First Up Canopy Accessories : Commercial Canopy Awning.

First Up Canopy Accessories

first up canopy accessories


  • Someone who gives assistance to the perpetrator of a crime, without directly committing it, sometimes without being present
  • (accessory) accessary: aiding and abetting in a crime; "he was charged with being accessory to the crime"
  • (accessory) clothing that is worn or carried, but not part of your main clothing
  • (accessory) a supplementary component that improves capability
  • A thing that can be added to something else in order to make it more useful, versatile, or attractive
  • A small article or item of clothing carried or worn to complement a garment or outfit

    first up

  • The first run a horse has in a new campaign or preparation, usually after having a spell.
  • at the first try or attempt: e.g., I missed the target first up, but I hit it every other time.
  • A horse returning to the races from a spell is said to be first up. If that horse wins its first race it is referred to as first up victory, however very few horses are fit enough to win their first race after spelling.


  • the umbrellalike part of a parachute that fills with air
  • the transparent covering of an aircraft cockpit
  • cover with a canopy
  • Cover or provide with a <em>canopy</em>

first up canopy accessories – DigitalsOnDemand 15-Item

DigitalsOnDemand 15-Item Accessory Bundle for New Apple iPod Touch iTouch 4G 4th Gen Generation 8GB 32GB 64GB
DigitalsOnDemand 15-Item Accessory Bundle for New Apple iPod Touch iTouch 4G 4th Gen Generation 8GB 32GB 64GB
Includes: Black Tire Vein Design Silicone Skin, White Rubber TPU case with Elastic Armband, Transparent Clear Snap On Crystal Hard Cover Case, DigitalsOnDemand Black Leather Flip Premium Case, Clear Reusable LCD Screen Protector, In-Ear Sound Isolating Earbud Headphones Hands-free Headset with Mic (White), Earphone Splitter, Car Audio 3.5MM Jack AUX Auxiliary Cable, USB Home Travel Charger Power Adapter, USB Car Charger Power Adapter, USB Dock Connector Data Cable, Retractable USB Data Sync Cable, Fishbone Cord Organizer, Drawstring Travel Bag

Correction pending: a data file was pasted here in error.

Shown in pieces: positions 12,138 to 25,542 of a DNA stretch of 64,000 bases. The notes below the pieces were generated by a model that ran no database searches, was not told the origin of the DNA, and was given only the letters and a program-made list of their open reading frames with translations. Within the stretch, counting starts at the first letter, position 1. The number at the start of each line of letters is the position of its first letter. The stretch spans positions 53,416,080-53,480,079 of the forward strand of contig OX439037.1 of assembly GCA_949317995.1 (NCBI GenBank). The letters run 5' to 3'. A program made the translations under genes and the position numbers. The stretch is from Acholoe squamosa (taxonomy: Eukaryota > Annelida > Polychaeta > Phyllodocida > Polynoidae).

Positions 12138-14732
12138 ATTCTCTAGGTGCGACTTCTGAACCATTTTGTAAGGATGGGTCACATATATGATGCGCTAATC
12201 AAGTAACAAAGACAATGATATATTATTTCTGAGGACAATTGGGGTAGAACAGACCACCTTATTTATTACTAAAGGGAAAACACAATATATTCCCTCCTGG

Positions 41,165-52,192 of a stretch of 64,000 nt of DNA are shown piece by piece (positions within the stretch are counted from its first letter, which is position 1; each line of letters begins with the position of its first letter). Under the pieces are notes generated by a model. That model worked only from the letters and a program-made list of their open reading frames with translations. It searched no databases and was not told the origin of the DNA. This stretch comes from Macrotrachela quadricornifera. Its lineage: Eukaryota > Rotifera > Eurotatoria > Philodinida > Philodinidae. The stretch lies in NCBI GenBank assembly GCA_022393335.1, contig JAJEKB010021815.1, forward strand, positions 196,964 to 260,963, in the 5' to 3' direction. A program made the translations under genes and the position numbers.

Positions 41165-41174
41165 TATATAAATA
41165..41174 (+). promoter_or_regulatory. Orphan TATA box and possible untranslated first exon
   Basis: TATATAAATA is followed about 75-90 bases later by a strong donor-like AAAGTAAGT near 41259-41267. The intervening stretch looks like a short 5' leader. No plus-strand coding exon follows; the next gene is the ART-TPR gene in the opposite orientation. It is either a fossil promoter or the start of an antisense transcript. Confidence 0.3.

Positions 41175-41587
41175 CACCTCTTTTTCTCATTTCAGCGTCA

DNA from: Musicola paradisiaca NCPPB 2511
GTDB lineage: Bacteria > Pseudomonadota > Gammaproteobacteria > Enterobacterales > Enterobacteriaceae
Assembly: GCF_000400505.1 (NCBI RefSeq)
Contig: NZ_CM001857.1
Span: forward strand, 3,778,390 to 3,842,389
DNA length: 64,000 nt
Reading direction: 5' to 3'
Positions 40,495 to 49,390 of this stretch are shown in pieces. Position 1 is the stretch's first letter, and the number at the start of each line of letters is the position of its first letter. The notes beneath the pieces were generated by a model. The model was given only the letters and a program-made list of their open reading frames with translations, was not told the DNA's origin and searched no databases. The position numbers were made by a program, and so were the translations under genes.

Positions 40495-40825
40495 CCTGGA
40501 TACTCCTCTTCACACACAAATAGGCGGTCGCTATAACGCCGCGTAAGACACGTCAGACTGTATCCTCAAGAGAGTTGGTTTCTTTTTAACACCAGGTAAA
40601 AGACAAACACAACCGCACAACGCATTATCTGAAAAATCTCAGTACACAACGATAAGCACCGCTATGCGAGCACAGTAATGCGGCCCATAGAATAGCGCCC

Saks Fifth Avenue

Saks Fifth Avenue
Midtown Manhattan, New York City, New York, United States

Saks Fifth Avenue is one of the grand flagship department stores that turned Fifth Avenue In Midtown Manhattan into the city’s and the country’s premier shopping street. Saks’s move from Herald Square to Fifth Avenue at 50th Street continued the northward push of department stores along Fifth Avenue, and opened its northern stretch to further development.

Designed by department store specialists Starrett & Van Vleck and built in 1922-24, Saks had to conform both to the conservative impulse to harmonize with the architectural character of Fifth Avenue, as promulgated by the Fifth Avenue Association, and to the modern requirements of an up-to-the-minute luxury department store, as well as to the new zoning law of New York which mandated upper floors to be progressively set back from the lot-line.

The resulting design was a handsome, but restrained and dignified neo-Renaissance style retail palazzo, with its administrative offices occupying the less visible setback stories above the seventh floor.

Saks Fifth Avenue immediately established itself as one of Mew York’s finest stores, and has maintained its reputation to this day, surviving as one of the remaining intact great department store buildings of Fifth Avenue. Saks also stands at the center of Fifth Avenue’s famous stretch from 42nd to 59th Streets. Closing the vista of the avenue from the Channel Gardens in Rockefeller Center, Saks forms, with the Center buildings and with the adjacent St. Patrick’s Cathedral, the visual and symbolic heart of Fifth Avenue in Midtown Manhattan.

Saks Fifth Avenue

Saks Fifth Avenue had its origins in Washington, D.C. in 1867, when nineteen-year-old Andrew Saks opened a small menswear shop with earnings from his newspaper delivery route. By the mid-1880s Saks had expanded his D.C. establishment and opened satellite stores in Richmond, Virginia, and Indianapolis, Indiana.

While Saks’s stores were growing, however, New York was becoming the country’s center for high-class clothing stores. In the decades following the Civil War a rapid growth in commerce and Industry had "brought quick fortunes to many."

New York entrepreneurs constituted a new elite; unsure of their social standing, however, they struggled to consolidate their hegemony by making conspicuous displays of their wealth. New York’s dry-goods merchants recognized the opportunity to make wardrobes a tool of class competition.